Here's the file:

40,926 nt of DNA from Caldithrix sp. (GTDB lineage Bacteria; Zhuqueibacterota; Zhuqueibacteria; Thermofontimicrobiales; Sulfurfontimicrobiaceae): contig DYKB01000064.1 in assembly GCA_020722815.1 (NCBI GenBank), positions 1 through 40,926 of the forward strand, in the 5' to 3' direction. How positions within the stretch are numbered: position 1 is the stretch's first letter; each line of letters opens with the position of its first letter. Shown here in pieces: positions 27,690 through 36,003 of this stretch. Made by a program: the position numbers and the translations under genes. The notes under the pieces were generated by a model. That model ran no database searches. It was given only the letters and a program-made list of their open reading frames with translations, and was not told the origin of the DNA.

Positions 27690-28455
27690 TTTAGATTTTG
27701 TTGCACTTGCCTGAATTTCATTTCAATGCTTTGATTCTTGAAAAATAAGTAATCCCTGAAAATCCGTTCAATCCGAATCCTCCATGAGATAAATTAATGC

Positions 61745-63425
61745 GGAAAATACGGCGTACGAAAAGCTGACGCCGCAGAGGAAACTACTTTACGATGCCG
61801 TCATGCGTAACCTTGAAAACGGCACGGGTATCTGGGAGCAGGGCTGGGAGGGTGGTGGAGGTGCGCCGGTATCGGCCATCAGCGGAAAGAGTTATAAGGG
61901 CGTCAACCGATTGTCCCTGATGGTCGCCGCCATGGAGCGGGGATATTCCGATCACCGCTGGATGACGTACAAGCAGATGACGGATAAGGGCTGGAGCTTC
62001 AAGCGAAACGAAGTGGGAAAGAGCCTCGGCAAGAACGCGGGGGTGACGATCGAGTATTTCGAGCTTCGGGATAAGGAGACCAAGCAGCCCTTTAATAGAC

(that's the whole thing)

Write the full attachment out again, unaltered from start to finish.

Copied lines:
40,926 nt of DNA from Caldithrix sp. (GTDB lineage Bacteria; Zhuqueibacterota; Zhuqueibacteria; Thermofontimicrobiales; Sulfurfontimicrobiaceae): contig DYKB01000064.1 in assembly GCA_020722815.1 (NCBI GenBank), positions 1 through 40,926 of the forward strand, in the 5' to 3' direction. How positions within the stretch are numbered: position 1 is the stretch's first letter; each line of letters opens with the position of its first letter. Shown here in pieces: positions 27,690 through 36,003 of this stretch. Made by a program: the position numbers and the translations under genes. The notes under the pieces were generated by a model. That model ran no database searches. It was given only the letters and a program-made list of their open reading frames with translations, and was not told the origin of the DNA.

Positions 27690-28455
27690 TTTAGATTTTG
27701 TTGCACTTGCCTGAATTTCATTTCAATGCTTTGATTCTTGAAAAATAAGTAATCCCTGAAAATCCGTTCAATCCGAATCCTCCATGAGATAAATTAATGC

Positions 61745-63425
61745 GGAAAATACGGCGTACGAAAAGCTGACGCCGCAGAGGAAACTACTTTACGATGCCG
61801 TCATGCGTAACCTTGAAAACGGCACGGGTATCTGGGAGCAGGGCTGGGAGGGTGGTGGAGGTGCGCCGGTATCGGCCATCAGCGGAAAGAGTTATAAGGG
61901 CGTCAACCGATTGTCCCTGATGGTCGCCGCCATGGAGCGGGGATATTCCGATCACCGCTGGATGACGTACAAGCAGATGACGGATAAGGGCTGGAGCTTC
62001 AAGCGAAACGAAGTGGGAAAGAGCCTCGGCAAGAACGCGGGGGTGACGATCGAGTATTTCGAGCTTCGGGATAAGGAGACCAAGCAGCCCTTTAATAGAC